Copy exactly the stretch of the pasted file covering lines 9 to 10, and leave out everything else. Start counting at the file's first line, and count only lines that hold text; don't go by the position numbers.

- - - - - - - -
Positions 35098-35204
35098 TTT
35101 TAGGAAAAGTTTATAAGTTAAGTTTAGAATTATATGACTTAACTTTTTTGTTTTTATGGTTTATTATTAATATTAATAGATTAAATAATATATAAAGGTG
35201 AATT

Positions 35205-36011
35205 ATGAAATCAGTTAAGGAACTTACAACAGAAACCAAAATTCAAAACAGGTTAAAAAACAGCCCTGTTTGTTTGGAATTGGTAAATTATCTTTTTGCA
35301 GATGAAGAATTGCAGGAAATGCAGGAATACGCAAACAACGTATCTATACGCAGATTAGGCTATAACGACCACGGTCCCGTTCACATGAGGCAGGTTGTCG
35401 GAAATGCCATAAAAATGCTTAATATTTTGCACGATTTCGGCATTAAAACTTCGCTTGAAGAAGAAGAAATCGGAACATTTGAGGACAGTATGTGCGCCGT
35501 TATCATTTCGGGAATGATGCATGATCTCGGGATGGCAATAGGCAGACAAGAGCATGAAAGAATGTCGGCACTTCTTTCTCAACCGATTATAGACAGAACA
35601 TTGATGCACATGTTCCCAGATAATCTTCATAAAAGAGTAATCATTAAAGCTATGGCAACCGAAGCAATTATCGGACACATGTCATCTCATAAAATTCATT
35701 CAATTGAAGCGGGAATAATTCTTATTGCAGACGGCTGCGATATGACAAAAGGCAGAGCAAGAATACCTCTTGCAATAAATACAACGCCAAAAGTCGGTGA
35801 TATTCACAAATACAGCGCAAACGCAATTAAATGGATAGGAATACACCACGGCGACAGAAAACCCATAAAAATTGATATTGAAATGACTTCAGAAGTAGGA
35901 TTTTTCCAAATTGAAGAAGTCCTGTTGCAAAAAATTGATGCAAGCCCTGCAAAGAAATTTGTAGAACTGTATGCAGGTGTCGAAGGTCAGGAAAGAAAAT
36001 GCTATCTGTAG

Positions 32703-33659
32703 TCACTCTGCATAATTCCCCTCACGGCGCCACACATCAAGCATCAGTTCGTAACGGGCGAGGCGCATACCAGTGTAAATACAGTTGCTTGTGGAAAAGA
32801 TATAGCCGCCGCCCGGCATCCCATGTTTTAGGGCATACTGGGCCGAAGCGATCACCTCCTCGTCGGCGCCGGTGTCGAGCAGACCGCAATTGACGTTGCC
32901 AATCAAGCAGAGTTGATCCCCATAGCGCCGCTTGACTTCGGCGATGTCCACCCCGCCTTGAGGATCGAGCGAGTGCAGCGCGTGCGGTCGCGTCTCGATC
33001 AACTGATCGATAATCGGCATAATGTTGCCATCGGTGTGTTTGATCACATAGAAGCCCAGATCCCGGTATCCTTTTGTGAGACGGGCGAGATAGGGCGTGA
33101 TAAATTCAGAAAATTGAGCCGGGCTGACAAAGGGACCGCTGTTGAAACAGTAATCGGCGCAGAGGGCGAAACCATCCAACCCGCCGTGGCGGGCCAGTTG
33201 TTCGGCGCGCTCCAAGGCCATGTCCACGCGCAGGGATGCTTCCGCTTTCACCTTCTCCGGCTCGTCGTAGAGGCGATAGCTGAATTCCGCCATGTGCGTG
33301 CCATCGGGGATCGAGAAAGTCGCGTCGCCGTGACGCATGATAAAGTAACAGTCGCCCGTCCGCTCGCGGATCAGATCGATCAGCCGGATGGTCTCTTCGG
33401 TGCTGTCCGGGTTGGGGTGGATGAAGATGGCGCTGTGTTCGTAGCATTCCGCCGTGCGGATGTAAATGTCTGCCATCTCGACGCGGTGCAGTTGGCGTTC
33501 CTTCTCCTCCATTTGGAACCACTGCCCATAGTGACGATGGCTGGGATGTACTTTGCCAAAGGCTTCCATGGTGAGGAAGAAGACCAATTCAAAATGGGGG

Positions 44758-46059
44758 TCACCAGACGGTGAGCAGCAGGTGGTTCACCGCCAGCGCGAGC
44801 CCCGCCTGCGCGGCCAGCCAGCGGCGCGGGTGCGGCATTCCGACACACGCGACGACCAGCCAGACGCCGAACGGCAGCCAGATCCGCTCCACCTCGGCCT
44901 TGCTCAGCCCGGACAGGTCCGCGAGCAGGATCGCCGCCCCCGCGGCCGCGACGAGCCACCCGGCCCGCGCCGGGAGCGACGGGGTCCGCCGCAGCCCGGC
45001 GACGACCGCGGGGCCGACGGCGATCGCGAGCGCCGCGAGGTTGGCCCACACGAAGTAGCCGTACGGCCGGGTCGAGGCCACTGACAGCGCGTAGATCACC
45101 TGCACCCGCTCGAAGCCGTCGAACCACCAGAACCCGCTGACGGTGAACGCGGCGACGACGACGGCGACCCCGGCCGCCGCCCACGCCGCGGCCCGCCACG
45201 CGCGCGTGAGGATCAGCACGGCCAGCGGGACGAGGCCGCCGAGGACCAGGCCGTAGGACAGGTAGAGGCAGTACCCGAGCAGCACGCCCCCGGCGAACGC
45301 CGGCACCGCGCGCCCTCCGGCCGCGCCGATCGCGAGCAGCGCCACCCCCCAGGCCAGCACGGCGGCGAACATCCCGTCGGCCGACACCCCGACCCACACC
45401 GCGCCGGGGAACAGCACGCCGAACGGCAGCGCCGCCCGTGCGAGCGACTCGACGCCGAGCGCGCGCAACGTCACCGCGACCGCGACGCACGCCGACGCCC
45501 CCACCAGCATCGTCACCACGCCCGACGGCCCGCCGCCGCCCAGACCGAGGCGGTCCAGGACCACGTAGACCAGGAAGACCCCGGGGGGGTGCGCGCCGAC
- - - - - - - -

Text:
35501 TATCATTTCGGGAATGATGCATGATCTCGGGATGGCAATAGGCAGACAAGAGCATGAAAGAATGTCGGCACTTCTTTCTCAACCGATTATAGACAGAACA
35601 TTGATGCACATGTTCCCAGATAATCTTCATAAAAGAGTAATCATTAAAGCTATGGCAACCGAAGCAATTATCGGACACATGTCATCTCATAAAATTCATT